CEGL006006 Spartina patens - Distichlis spicata - (Juncus gerardii) Salt Marsh
CEGL006586 Spartina alterniflora - Distichlis spicata Tidal Salt Marsh



Related Concepts from Other Classifications

Related Subnational Community Units
These data are subject to substantial ongoing revision and may be out of date for some states.
In the U.S., contact the state Heritage Program for the most complete and up-to-date information at: http://www.natureserve.org/natureserve-network.
Information from programs in other jurisdictions will be posted when they are made available.
Subnation Concept Name Relationship to Standard Confidence Reference
Delaware Spartina High Salt Marsh Broader Certain Coxe 2009
Maryland Spartina patens - Distichlis spicata - Juncus roemerianus Herbaceous Vegetation Equivalent Certain Harrison 2011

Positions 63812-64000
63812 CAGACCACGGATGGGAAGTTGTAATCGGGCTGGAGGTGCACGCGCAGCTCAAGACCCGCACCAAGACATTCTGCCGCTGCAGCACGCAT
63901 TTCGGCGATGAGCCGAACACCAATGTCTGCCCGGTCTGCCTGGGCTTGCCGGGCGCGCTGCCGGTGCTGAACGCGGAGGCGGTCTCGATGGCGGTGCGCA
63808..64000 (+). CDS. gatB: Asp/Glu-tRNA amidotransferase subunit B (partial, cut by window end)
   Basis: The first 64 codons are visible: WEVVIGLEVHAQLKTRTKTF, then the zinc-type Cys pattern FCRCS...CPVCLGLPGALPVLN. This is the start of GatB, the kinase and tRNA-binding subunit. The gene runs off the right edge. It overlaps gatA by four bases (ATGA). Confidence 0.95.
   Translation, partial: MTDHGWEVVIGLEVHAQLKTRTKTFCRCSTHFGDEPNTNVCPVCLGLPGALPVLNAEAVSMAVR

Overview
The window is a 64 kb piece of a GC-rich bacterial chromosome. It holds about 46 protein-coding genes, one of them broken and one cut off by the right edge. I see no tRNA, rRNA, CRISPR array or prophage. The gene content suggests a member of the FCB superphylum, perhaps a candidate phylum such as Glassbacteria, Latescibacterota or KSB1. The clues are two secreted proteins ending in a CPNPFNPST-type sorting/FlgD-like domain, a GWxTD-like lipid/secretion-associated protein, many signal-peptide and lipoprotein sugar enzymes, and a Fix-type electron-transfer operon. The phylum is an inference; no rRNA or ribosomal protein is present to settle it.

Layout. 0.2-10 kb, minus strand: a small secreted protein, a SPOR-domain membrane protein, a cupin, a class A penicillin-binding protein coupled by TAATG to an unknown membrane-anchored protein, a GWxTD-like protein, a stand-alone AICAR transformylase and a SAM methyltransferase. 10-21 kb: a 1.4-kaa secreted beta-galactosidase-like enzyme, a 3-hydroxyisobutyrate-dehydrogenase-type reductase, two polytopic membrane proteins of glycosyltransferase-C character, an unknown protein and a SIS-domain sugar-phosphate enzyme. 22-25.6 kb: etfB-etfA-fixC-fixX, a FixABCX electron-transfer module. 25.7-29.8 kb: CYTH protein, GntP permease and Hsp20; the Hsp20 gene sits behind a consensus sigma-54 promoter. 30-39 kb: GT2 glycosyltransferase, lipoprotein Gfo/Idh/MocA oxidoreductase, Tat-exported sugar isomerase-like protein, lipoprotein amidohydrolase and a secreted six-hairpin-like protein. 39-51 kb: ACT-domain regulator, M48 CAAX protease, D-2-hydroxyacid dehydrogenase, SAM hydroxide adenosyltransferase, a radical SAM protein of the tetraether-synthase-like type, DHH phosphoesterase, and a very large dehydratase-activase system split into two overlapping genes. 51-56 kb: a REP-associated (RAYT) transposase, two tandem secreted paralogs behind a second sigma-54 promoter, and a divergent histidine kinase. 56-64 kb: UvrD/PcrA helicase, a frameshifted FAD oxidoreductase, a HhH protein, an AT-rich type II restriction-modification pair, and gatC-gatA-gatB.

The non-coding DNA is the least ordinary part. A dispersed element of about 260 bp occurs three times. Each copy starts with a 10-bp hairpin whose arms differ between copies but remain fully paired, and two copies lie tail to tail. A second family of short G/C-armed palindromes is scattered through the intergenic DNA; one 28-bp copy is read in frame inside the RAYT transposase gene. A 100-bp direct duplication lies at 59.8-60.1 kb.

North Carolina Brackish Marsh (Salt Meadow Cordgrass Subtype) Equivalent Certain Schafale 2012
South Carolina Brackish marsh (allard) Intersects   Nelson 1986
South Carolina Salt marsh (allard) Intersects   Nelson 1986


Other Related Concepts
Related Concept Name: Aster tenuifolius - Distichlis spicata - Fimbristylis castanea - Borrichia frutescens - Spartina patens association
Relationship: = - Equivalent
Reference: Adams, D. A. 1963. Factors influencing vascular plant zonation in North Carolina salt marshes. Ecology 44:445-456.
Related Concept Name: Spartina - Distichlis - Juncus associes
Relationship: = - Equivalent
Reference: Penfound, W. T. 1952. Southern swamps and marshes. Botanical Review 7:413-446.
Related Concept Name: Spartina patens - Distichlis spicata - (Juncus roemerianus) Herbaceous Vegetation